Nobody likes those $300 - $600 vet bills for an animal that vets typically don't study or see as a patients. Here at Live Oak Chicken Farm, Michelle has you covered for a simple trip charge of $75 plus $50 an hour for care given. Not only do you get a better experienced individual who has a vet tech past, but also a person that has handled close to 14,000 chickens in the past 3 years. A lot of people are unaware that medications for the poultry livestock world do not require a prescription. There are very few medications that are RX. For this, during the trip to see your flock, medications are included in the pricing. After Michelle accesses the situation not only will the chicken(s) get the proper help need but you will also be given information a vet usually can't provide.
Not Every Chicken Can Be Saved!
Not every chicken can be saved but this is a good starting point for preventing future illnesses during the visit and evaluation of the flock. We all love our animals and sometimes it is inevitable for a chicken to pass from a condition. This service is simply to keep costs down for chicken owners to make backyard flock ownership more economical. Some illnesses are genetic, some are spread from wild birds, some from local backyard flock owners. The main goal is to get your chickens back to a healthy state and educating flock owners on preventative measures and information on good sanitation practices.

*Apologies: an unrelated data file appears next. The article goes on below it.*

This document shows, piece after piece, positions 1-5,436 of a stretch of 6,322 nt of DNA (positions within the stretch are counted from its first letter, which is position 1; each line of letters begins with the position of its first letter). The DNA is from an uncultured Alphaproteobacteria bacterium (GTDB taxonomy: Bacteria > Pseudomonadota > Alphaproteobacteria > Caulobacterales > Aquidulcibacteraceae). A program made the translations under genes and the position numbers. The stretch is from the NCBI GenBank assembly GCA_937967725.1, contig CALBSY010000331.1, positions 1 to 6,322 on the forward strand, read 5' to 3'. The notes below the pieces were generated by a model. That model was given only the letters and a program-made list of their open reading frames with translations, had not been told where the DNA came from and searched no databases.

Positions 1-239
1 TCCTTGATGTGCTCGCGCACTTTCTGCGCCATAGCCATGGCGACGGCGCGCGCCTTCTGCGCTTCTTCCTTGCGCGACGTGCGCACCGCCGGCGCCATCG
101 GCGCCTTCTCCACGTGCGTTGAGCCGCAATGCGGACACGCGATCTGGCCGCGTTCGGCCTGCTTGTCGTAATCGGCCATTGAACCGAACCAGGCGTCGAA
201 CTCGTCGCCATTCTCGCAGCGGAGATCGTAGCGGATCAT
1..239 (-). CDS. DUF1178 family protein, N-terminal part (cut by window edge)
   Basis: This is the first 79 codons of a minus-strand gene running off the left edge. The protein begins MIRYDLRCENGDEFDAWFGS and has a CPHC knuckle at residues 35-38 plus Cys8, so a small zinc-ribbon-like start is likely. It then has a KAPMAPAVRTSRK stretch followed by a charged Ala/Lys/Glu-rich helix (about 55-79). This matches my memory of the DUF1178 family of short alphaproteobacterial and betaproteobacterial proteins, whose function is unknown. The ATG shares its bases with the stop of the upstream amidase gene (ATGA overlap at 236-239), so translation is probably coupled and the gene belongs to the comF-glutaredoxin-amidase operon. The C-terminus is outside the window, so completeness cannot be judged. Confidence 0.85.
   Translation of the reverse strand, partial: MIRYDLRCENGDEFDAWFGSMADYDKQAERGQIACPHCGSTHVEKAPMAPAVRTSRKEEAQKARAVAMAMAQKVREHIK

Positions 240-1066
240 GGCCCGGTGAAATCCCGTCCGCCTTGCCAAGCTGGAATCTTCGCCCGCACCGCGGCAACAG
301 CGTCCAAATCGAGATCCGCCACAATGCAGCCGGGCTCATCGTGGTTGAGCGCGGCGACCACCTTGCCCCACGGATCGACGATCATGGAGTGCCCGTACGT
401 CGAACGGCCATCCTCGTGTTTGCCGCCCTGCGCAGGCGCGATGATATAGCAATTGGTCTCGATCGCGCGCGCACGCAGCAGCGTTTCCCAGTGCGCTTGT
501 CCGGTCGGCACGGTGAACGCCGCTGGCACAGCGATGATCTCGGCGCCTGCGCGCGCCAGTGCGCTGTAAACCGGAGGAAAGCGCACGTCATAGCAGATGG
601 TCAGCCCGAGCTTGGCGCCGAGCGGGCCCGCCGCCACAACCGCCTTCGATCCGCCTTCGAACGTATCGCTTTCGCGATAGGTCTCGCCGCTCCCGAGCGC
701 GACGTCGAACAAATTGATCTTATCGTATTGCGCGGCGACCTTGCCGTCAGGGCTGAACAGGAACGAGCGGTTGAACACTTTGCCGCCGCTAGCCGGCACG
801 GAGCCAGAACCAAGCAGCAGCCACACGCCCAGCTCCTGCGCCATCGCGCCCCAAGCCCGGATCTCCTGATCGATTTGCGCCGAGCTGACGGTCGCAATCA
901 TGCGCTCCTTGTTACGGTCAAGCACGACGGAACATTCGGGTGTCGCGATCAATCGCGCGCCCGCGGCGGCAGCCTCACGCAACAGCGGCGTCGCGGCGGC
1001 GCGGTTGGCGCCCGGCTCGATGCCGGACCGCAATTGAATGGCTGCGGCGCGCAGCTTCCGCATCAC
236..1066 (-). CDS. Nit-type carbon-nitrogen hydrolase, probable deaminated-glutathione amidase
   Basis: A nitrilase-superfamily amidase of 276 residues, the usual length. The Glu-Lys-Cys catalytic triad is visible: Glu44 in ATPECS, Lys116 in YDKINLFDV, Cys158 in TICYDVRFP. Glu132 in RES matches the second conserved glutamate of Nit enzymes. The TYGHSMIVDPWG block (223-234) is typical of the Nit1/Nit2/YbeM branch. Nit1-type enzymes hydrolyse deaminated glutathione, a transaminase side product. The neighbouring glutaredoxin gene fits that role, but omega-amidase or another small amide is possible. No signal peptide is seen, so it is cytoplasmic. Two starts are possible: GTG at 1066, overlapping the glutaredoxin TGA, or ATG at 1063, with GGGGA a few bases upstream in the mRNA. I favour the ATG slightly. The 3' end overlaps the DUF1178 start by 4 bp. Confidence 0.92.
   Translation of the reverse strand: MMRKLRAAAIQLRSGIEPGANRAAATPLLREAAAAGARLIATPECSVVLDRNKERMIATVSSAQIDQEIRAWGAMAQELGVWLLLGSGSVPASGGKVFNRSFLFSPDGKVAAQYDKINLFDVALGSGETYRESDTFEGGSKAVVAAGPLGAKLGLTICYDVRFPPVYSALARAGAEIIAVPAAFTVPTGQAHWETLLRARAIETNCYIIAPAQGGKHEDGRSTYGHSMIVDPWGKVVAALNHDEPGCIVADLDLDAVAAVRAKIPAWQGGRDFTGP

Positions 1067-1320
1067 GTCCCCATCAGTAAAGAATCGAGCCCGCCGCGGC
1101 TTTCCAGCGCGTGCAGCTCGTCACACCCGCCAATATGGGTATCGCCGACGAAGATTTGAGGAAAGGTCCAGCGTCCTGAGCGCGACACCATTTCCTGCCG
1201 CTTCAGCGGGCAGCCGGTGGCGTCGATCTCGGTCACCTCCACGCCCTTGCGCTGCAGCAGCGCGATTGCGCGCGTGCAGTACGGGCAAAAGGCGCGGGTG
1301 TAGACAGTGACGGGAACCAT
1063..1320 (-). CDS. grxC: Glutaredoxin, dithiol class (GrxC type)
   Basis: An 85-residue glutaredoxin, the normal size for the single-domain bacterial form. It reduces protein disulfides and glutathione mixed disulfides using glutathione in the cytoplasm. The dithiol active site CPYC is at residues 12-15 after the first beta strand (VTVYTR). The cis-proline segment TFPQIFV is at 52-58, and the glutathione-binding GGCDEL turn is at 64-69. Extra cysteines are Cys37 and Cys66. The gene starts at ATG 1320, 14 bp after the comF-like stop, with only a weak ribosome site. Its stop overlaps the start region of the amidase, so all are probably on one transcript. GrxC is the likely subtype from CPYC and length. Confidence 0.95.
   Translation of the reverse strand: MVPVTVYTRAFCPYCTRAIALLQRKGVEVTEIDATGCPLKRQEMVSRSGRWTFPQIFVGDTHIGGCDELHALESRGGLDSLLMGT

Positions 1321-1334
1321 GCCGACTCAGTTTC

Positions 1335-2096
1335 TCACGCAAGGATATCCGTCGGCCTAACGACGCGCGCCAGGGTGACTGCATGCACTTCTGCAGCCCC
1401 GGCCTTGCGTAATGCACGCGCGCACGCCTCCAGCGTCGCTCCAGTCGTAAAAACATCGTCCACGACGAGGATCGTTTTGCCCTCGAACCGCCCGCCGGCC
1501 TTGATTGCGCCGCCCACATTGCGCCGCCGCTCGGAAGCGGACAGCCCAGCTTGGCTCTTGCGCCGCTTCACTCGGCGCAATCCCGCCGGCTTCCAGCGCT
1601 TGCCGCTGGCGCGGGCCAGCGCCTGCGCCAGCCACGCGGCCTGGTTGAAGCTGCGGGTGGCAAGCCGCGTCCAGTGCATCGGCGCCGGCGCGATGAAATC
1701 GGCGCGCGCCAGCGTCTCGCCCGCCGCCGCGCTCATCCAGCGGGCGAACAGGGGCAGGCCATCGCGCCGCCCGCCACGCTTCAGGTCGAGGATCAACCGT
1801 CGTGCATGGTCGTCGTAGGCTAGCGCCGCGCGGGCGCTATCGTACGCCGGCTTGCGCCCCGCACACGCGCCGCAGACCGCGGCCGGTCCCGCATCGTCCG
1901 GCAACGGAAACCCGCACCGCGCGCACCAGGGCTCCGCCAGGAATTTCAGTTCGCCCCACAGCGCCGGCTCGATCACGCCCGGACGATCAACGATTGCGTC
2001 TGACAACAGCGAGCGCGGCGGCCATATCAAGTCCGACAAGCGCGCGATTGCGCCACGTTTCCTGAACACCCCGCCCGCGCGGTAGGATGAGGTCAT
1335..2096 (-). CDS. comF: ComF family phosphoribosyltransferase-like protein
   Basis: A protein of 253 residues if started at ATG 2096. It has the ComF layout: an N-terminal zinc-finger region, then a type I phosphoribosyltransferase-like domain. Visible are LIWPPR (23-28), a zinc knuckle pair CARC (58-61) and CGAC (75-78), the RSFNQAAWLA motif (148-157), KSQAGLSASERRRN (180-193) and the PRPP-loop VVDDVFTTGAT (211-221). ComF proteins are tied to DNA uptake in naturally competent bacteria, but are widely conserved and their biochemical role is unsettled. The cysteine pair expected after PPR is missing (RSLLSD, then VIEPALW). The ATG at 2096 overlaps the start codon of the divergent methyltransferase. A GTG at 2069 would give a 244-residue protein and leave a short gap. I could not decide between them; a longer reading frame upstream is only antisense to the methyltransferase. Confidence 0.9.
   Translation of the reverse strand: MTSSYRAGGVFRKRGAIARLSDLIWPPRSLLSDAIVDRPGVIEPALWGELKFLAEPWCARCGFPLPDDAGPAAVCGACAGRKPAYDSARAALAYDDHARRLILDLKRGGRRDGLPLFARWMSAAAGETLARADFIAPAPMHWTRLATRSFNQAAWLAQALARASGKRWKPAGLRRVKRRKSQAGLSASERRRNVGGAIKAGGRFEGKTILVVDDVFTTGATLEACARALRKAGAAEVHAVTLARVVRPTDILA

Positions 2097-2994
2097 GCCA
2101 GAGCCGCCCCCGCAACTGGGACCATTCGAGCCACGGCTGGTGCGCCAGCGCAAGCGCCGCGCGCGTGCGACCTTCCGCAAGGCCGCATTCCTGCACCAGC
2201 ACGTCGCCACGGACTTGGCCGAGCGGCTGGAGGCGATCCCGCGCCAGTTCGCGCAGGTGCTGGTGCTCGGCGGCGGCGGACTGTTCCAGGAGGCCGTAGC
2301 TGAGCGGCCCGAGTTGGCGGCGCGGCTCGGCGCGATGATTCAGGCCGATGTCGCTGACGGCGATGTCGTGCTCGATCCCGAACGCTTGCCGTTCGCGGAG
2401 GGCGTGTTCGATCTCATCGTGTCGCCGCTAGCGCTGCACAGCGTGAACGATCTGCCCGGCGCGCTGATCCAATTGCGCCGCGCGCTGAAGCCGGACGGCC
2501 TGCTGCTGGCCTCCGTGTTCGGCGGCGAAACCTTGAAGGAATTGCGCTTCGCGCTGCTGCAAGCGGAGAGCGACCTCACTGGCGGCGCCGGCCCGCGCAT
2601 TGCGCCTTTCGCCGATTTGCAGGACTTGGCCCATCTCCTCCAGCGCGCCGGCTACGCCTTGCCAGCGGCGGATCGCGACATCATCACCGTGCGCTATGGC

Chickens are very messy little creatures! There are a lot of simple methods to keep germs down and the area as clean as possible. It might be inconvenient to wash your hand every time you pick up a chicken but this is a very important step in keeping the flock clean and healthy. A simply mounted bottle of hand sanitizer on your coop door could make the biggest difference in your flock when handling your chickens. Oxine is a great product that has the same power of bleach without the change of discoloration. A foot bath with an inch of oxine outside your coop can greatly reduce bacteria you track in on your shoes. 7% hydrogen peroxide can be sprayed on the coup floor to kill salmonella. Salmonella is common in flocks but what makes it dangerous is not controlling it and it becoming an infestation. Bedding is important to keep as dry and clean as possible. There are different products for bedding. Stacking hay is one of the best methods as long as it stays dry. Microbial life processes the chicken droppings rapidly after you have a few months of layered hay. This method is the lowest maintenance method for fecal control. Shavings don't hold microbial life and need to be changed out frequently. Sand is another popular bedding but needs to be raked to remove clumps of droppings.